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Earth 1977, explained to an alien
December 13, 2006 12:32 PM   Subscribe

Voyager's Golden Record This is life on earth 1977 as it will appear when Voyager 1 meets life (ETA 40.000 years from now)... and finds a turntable. Pioneers 10 and 11, which preceded Voyager, both carried small metal plaques identifying their time and place of origin for the benefit of any other spacefarers that might find them in the distant future. With this example before them, NASA placed a more ambitious message aboard Voyager 1 and 2-a kind of time capsule, intended to communicate a story of our world to extraterrestrials. The Voyager message is carried by a phonograph record-a 12-inch gold-plated copper disk containing sounds and images selected to portray the diversity of life and culture on Earth. Hello, ET!
posted by Bravocharlie (35 comments total) 7 users marked this as a favorite

 
At least they didn't send a golden 8-track.
posted by gottabefunky at 12:37 PM on December 13, 2006 [1 favorite]


Chuck Berry, 'nuff said.
posted by fixedgear at 12:41 PM on December 13, 2006


"SEND MORE CHUCK BERRY"
posted by wfc123 at 12:47 PM on December 13, 2006 [2 favorites]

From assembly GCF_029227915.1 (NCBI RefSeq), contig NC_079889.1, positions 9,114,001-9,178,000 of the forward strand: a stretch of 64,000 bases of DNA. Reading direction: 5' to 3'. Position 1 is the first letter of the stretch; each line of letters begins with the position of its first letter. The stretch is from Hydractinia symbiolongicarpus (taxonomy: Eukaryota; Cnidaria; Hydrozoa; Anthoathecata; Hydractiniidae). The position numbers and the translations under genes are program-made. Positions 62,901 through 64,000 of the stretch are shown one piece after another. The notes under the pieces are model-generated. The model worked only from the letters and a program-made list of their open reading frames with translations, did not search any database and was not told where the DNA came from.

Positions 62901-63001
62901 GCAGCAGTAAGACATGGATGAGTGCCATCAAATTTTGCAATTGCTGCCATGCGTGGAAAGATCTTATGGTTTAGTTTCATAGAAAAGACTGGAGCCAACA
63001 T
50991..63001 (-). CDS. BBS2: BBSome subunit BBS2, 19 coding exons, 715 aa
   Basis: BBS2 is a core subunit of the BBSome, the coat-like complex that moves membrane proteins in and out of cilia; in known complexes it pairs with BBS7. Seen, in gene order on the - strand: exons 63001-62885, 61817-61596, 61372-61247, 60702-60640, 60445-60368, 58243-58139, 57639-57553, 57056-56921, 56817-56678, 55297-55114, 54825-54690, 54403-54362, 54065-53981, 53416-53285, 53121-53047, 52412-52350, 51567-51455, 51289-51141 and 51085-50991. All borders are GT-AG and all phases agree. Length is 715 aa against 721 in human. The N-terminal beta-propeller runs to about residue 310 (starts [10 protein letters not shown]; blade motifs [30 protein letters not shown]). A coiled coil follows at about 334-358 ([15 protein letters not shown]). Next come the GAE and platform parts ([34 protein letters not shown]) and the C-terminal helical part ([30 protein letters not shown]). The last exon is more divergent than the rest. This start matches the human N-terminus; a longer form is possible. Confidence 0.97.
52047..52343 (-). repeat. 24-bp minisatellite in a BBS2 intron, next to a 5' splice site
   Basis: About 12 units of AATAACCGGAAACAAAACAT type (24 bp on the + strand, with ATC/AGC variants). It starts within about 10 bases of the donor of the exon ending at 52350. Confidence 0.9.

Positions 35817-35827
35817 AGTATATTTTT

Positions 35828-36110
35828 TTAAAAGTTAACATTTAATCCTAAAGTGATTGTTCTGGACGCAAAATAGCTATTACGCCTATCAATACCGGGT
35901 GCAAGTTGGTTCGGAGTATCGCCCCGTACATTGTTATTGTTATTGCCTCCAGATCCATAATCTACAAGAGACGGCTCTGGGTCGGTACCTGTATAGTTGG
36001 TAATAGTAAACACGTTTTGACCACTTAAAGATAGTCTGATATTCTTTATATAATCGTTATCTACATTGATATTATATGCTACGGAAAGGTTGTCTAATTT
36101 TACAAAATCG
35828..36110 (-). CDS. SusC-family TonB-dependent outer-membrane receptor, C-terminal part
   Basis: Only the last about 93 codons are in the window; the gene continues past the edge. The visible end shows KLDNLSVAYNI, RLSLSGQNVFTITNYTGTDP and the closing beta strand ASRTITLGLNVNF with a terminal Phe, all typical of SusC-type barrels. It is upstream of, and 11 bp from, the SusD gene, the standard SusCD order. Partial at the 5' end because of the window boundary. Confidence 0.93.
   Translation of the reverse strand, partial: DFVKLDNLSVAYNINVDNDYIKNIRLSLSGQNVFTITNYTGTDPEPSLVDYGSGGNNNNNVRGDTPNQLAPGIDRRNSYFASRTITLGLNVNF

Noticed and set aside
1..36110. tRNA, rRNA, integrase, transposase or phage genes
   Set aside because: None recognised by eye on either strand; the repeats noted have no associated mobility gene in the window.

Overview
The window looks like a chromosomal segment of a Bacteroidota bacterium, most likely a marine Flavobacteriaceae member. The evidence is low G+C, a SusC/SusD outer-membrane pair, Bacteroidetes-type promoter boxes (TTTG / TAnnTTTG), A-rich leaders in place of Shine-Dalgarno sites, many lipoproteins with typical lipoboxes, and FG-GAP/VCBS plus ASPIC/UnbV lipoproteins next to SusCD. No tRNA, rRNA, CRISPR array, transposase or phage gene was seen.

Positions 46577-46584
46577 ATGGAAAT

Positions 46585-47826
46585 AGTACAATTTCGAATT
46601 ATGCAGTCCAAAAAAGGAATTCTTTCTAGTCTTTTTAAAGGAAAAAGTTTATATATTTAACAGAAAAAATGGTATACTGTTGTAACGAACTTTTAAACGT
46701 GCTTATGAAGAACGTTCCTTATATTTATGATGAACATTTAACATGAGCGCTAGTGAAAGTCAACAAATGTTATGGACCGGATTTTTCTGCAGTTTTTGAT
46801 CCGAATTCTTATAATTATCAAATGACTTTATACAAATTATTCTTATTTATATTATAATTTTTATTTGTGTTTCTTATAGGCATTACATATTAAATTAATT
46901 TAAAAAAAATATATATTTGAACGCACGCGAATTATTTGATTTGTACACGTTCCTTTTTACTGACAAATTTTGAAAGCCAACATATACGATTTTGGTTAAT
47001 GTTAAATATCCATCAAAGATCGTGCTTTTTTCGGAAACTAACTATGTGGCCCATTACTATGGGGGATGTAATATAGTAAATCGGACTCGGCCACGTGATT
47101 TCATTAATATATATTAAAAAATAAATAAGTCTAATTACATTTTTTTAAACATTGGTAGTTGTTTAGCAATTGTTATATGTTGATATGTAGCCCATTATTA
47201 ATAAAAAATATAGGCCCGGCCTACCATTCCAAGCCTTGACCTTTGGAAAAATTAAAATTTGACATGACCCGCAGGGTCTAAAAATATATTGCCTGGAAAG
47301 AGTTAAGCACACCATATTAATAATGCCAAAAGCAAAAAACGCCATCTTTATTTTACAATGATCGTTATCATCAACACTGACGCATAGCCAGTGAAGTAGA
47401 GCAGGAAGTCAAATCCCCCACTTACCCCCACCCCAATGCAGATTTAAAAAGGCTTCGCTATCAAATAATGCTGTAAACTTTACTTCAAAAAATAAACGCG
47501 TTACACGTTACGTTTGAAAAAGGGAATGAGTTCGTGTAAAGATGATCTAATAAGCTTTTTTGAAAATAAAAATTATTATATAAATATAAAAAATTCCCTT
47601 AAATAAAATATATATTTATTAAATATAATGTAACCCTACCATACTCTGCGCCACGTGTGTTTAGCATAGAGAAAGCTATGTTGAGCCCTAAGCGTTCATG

This is Megatron, leader of the Decepticons. And if you are hearing this, it means I failed...this time. But I know that Transwarp technology is being developed...and so I leave this message to any Decepticon descendants that may find- may find - may find...
posted by Smart Dalek at 12:49 PM on December 13, 2006


Wait a minute---they put the record on the OUTSIDE of the space craft? I don't know about you guys, but my records got scratched if you looked at them funny. How is this one going to fare after 40,000 years exposed to deep space?
posted by birdhaus at 12:51 PM on December 13, 2006


And thank god they didn't send any disco---this was the seventies after all. The aliens would fry us just for that.
posted by birdhaus at 12:54 PM on December 13, 2006


Radio Lab has a fascinating interview with Ann Druyan, who worked with Carl Sagan on creating the record and ended up marrying him.
posted by rajbot at 12:57 PM on December 13, 2006 [1 favorite]


Metal Machine Music is what outer space most likely sounds like...
posted by AJaffe at 1:03 PM on December 13, 2006


Dalek

Help. Can't. Stop. Laughing.
posted by mmrtnt at 1:06 PM on December 13, 2006


Wait a minute---they put the record on the OUTSIDE of the space craft?

From the first link:
Each record is encased in a protective aluminum jacket...
posted by octothorpe at 1:09 PM on December 13, 2006


Hey!

Wait a minute!

Doesn't NASA have to sell a few records before they get a gold one?
posted by mmrtnt at 1:13 PM on December 13, 2006


I had no idea that Blind Willie Johnson is on the record and that the Beatles aren't. "Dark Was the Night" is some transcendent (and, yes, dark) country blues.